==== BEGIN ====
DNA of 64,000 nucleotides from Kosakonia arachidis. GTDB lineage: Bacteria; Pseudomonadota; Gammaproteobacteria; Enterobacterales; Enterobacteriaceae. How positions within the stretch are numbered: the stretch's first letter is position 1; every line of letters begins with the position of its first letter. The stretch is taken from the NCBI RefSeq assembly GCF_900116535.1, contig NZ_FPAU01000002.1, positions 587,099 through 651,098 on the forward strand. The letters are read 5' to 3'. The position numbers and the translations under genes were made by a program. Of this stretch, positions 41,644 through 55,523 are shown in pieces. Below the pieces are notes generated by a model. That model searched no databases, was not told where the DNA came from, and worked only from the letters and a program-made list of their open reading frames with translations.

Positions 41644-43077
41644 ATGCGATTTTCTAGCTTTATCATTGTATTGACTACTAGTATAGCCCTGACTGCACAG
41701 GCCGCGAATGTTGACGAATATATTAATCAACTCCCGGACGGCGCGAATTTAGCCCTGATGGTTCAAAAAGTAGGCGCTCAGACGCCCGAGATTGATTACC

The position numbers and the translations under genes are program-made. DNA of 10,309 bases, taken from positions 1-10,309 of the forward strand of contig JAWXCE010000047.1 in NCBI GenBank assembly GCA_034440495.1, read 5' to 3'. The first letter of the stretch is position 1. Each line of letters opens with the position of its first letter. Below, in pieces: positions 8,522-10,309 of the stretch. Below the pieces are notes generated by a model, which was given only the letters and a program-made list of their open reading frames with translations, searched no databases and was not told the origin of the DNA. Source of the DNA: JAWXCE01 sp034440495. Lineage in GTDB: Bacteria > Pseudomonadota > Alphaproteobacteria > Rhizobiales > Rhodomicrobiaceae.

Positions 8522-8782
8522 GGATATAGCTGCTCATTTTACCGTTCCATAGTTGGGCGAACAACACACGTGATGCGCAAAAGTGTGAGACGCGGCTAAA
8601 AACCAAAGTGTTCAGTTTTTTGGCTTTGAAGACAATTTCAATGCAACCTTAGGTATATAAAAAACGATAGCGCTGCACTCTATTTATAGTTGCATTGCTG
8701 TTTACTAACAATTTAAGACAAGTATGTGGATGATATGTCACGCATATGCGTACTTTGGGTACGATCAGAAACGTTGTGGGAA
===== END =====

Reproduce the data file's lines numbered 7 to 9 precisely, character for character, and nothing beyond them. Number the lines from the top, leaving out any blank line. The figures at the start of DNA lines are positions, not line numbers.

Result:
8522 GGATATAGCTGCTCATTTTACCGTTCCATAGTTGGGCGAACAACACACGTGATGCGCAAAAGTGTGAGACGCGGCTAAA
8601 AACCAAAGTGTTCAGTTTTTTGGCTTTGAAGACAATTTCAATGCAACCTTAGGTATATAAAAAACGATAGCGCTGCACTCTATTTATAGTTGCATTGCTG
8701 TTTACTAACAATTTAAGACAAGTATGTGGATGATATGTCACGCATATGCGTACTTTGGGTACGATCAGAAACGTTGTGGGAA